obligation of contracts in the constitutional sense of this term, and so might not be altered to the material weakening of existing contracts. In the Court's own words:
Nothing can be more material to the obligation than the means of enforcement. Without the remedy the contract may, indeed, in the sense of the law, be said not to exist, and its obligation to fall within the class of those moral and social duties which depend for their fulfillment wholly upon the will of the individual. The ideas of validity and remedy are inseparable. . . .28
This rule was first definitely announced in 1843 in Bronson v. Kinzie.29 Here, an Illinois mortgage giving the mortgagee an unrestricted power of sale in case of the mortgagor's default was involved, along with a later act of the legislature that required mortgaged premises to be sold for not less than two-thirds of the appraised value and allowed the mortgagor a year after the sale to redeem them. It was held that the statute, in altering the pre-existing remedies to such an extent, violated the constitutional prohibition and hence was void. The year following a like ruling was made in McCracken v. Hayward,30 as to a statutory provision that personal property should not be sold under execution for less than two-thirds of its appraised value.
But the rule illustrated by these cases does not signify that a state may make no changes in its remedial or procedural law that affect existing contracts.
Provided, the Court has said,
a substantial or efficacious remedy remains or is given, by means of which a party can enforce his rights under the contract, the Legislature may modify or change existing remedies or prescribe new modes of procedure.31 Thus, states are constantly remodelling their judicial systems and modes of practice unembarrassed by the Contract Clause.32 The right of a state to abolish imprisonment for debt was early asserted.33 Again, the right of a state to shorten the time for the bringing of actions has been affirmed even as to existing causes of action, but with the proviso added that a reasonable time must be left for the bringing of such actions.34 On the other hand, a statute which withdrew the judicial power to enforce satisfaction of a certain class of judgments by mandamus was held invalid.35 In the words of the Court:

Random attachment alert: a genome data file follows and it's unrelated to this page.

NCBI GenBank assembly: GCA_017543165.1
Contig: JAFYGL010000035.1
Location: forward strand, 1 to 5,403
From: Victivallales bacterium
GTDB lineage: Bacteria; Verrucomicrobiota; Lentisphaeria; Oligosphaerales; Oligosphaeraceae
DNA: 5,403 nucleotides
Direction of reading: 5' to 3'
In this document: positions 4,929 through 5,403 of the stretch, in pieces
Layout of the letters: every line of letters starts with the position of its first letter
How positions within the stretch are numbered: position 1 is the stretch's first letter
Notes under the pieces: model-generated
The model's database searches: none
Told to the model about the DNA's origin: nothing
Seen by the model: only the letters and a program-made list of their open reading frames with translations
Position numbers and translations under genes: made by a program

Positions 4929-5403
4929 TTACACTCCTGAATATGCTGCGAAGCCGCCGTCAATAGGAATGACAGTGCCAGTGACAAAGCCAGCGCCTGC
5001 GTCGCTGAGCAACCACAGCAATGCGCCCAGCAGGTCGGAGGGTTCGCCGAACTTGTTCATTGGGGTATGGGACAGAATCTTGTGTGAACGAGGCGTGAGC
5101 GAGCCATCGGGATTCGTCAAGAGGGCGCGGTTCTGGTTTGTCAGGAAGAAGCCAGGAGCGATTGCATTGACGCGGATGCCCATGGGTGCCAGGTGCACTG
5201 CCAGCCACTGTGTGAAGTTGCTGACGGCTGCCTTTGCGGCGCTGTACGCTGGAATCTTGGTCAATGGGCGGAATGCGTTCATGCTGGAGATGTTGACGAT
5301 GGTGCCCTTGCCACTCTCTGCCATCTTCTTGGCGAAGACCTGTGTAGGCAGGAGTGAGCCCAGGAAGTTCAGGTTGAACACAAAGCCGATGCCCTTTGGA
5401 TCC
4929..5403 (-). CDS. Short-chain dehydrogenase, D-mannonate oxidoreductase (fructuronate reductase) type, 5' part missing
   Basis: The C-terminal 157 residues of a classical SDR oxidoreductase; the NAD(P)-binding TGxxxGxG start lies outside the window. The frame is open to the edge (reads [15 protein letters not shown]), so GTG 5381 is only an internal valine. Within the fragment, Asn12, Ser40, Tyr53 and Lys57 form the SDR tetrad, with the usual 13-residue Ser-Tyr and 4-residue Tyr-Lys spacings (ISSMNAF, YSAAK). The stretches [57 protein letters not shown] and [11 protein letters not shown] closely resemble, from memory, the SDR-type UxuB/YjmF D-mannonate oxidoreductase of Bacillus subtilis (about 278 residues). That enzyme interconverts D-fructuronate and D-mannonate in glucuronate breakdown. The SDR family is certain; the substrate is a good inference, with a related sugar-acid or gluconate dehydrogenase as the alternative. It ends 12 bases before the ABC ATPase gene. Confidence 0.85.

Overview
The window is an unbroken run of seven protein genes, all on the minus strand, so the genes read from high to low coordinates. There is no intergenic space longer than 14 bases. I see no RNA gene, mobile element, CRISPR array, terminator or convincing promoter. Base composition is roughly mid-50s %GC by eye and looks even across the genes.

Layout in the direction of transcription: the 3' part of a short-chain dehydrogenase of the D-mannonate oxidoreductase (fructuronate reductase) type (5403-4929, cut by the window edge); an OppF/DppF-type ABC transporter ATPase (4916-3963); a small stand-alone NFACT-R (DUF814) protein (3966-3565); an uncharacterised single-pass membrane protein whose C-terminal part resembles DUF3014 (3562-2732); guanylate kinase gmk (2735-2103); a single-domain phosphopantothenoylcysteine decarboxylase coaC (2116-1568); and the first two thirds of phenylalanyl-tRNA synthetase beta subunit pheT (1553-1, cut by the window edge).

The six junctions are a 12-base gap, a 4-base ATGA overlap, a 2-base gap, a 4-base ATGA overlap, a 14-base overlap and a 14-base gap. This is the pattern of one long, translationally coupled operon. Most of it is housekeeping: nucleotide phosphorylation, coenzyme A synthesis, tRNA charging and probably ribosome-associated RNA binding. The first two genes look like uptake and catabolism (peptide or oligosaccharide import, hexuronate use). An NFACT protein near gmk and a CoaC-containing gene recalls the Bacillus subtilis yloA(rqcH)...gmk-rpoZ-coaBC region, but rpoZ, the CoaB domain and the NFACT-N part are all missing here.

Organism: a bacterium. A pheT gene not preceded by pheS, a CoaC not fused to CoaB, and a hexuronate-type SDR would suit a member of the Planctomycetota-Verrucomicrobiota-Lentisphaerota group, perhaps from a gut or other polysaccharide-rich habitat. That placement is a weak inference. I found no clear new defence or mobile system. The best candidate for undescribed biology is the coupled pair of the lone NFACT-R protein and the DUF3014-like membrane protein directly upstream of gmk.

Every case must be determined upon its own circumstances;36 and it later added:
In all such cases the question becomes . . . one of reasonableness, and of that the legislature is primarily the judge.37
Contracts involving municipal bonds merit special mention. While a city is from one point of view but an emanation from the government's sovereignty and an agent thereof, when it borrows money it is held to be acting in a corporate or private capacity and so to be suable on its contracts. Furthermore, as was held in the leading case of United States ex rel. Von Hoffman v. Quincy,38
where a State has authorized a municipal corporation to contract and to exercise the power of local taxation to the extent necessary to meet its engagements, the power thus given cannot be withdrawn until the contract is satisfied. In this case the Court issued a mandamus compelling the city officials to levy taxes for the satisfaction of a judgment on its bonds in accordance with the law as it stood when the bonds were issued.39 Nor may a state by dividing an indebted municipality among others enable it to escape its obligations. The debt follows the territory and the duty of assessing and collecting taxes to satisfy it devolves upon the succeeding corporations and their officers.40 But where a municipal organization has ceased practically to exist through the vacation of its offices, and the government's function is exercised once more by the state directly, the Court has thus far found itself powerless to frustrate a program of repudiation.41 However, there is no reason why the state should enact the role of particeps criminis in an attempt to relieve its municipalities of the obligation to meet their honest debts. Thus, in 1931, during the Great Depression, New Jersey created a Municipal Finance Commission with power to assume control over its insolvent municipalities. To the complaint of certain bondholders that this legislation impaired the contract obligations of their debtors, the Court, speaking by Justice Frankfurter, pointed out that the practical value of an unsecured claim against a city is
the effectiveness of the city's taxing power, which the legislation under review was designed to conserve.42
Private Contracts and the Police Power